Music City Center’s Big Green Roof
The urban hub includes an array of 845 solar panels, LED lighting, a 360,000 gallon rainwater cistern and, of course a four acre green roof. Just by existing, this living building generates 271,000 kW per year; channels rainwater to flush 500 toilets and irrigate the site landscape, and annually prevents 3,382,767 gallons of rainwater from entering the city’s sewer system. By optimizing sunlight and shade, insulating materials, and a high performance HVAC system, this building imposes a 20% smaller burden on the electrical grid than a similarly sized building. Walls, fabrics, woods, carpets and coatings were selected to improve indoor air quality. Of course, the Music City Center recycles (almost everything!), and leftover food and registration materials are donated to non-profit organizations. “Waste” is just not in their lexicon.
Alas, this is a green roof blog . . . and this green roof is more than just a pretty roof. Aside from managing massive amounts of stormwater and generating huge amounts of electricity, the roof is now recognized as a colossal living, breathing logo for the Music City Center.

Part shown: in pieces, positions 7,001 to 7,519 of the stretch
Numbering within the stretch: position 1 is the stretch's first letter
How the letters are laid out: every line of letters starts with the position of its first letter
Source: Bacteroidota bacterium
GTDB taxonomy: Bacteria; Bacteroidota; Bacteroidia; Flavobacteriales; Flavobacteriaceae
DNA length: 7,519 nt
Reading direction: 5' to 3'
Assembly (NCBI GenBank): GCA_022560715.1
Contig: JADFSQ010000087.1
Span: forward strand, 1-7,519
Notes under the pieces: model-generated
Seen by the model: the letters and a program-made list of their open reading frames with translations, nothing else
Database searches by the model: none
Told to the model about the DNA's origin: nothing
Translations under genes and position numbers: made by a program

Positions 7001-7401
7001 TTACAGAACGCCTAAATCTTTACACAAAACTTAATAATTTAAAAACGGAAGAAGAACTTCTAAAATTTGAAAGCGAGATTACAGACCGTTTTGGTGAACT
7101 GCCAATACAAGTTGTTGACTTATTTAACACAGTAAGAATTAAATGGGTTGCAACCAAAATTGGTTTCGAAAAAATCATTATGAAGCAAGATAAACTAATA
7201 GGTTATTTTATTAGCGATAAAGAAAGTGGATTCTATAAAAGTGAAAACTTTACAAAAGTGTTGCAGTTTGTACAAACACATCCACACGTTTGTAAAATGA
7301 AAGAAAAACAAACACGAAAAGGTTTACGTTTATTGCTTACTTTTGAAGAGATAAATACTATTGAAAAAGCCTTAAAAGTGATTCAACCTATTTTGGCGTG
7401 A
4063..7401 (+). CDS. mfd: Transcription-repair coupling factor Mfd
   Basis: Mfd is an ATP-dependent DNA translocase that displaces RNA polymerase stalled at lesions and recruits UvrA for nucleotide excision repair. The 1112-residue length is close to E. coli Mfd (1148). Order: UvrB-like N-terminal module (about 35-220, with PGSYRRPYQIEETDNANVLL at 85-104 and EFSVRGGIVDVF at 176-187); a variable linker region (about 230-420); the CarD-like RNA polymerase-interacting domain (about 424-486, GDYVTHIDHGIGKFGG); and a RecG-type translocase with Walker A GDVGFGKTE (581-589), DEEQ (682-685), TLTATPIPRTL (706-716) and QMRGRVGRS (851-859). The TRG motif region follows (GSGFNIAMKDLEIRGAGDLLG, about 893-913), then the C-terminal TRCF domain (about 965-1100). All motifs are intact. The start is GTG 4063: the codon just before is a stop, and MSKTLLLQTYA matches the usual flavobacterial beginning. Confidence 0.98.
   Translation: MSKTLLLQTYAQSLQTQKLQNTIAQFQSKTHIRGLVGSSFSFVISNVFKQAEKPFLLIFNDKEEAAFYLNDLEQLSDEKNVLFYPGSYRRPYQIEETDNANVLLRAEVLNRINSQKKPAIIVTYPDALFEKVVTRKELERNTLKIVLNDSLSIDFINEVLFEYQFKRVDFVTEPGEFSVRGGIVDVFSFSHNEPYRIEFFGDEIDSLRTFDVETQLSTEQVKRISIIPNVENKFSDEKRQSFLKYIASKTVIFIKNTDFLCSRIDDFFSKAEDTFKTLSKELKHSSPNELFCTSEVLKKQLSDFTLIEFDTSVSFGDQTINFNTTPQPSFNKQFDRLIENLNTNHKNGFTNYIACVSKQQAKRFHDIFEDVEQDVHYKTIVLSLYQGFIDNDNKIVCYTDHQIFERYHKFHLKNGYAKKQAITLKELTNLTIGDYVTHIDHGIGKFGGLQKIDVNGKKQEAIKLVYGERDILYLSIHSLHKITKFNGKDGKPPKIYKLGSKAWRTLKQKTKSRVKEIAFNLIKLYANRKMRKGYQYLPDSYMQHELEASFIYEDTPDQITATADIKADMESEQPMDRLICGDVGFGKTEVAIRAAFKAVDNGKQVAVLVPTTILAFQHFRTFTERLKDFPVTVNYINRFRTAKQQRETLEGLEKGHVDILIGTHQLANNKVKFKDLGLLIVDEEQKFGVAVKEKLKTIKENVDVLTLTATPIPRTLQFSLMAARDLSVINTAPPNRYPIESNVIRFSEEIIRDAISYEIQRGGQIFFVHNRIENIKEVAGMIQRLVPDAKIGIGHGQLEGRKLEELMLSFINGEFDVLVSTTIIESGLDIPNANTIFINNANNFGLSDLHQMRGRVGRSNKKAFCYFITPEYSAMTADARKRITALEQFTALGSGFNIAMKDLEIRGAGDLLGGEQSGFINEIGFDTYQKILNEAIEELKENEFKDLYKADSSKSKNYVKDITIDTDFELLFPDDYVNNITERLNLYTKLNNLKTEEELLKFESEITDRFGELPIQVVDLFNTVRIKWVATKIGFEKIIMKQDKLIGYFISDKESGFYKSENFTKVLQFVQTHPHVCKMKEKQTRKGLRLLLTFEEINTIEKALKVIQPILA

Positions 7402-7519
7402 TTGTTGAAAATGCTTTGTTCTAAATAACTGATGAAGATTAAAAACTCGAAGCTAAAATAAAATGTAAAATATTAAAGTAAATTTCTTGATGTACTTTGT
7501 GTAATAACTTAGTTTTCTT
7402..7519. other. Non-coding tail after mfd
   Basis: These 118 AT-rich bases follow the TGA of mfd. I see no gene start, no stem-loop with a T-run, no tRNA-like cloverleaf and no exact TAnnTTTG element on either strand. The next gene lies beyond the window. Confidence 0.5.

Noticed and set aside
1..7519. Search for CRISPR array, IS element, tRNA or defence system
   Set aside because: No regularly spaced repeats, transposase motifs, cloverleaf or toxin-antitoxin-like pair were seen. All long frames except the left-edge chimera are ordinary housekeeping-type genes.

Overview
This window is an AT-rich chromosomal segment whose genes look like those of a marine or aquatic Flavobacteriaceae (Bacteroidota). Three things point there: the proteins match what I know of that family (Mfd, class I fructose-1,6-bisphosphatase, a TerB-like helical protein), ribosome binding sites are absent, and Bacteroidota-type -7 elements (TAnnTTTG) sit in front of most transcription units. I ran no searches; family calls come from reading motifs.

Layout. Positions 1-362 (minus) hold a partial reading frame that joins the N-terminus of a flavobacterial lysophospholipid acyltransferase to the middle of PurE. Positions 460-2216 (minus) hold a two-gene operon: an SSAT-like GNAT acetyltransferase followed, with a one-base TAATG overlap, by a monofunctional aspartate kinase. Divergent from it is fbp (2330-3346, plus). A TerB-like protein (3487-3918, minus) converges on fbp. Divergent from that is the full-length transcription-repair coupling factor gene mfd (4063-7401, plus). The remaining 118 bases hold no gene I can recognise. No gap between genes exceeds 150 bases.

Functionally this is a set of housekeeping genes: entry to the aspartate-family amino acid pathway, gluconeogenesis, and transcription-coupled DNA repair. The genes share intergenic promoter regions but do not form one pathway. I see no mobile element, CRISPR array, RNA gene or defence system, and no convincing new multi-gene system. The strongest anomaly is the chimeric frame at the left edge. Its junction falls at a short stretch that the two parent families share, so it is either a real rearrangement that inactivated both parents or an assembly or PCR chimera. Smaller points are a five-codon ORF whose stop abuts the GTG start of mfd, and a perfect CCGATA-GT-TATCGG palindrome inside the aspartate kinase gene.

If you ever find yourself in Nashville airspace, you really can’t miss the monstrous rooftop guitar body with green, living sound waves undulating out to the roof edges. That’s a pretty expert bit of city-wide product placement!
The green roof’s sine wave topography — evocative of the Tennessee hillside, required some muscular engineering (which Team Roofmeadow was proud to provide). Pitches range from 16% – 25%, requiring integrated slope stabilization measures.
The extremely lean 2.5-inch thick green roof profile weighs in at only 17.5 pounds per square foot (at its heaviest) and is designed to maximize the time water flows horizontally through the root zone before exiting at the drains, reducing irrigation requirements.
Base capillary irrigation evenly distributes water, notwithstanding the laws of physics which otherwise would leave and rooftop hills parched and the valleys soaked. Pre-grown Sedum mats helped to protect the roof from wind uplift and scour.
This elegant and hardworking landscape embodies the spirit of Nashville’s progressive stormwater policy.
Visible from surrounding buildings, the monolithic roofscape offers seasonal variation through broad swaths of color: yellow and pink in the spring, green in the summer and red and russet in the fall.
Roofmeadow would like to take this opportunity to acknowledge the rest of the team who made the green roof on this Nashville icon a reality:
The LEED Silver building also garnered the 2013 Governor’s Environmental Stewardship Award. The award winning roof is home not only to plants but to grasshoppers, praying mantises, butterflies, moths, bees, doves and hawks.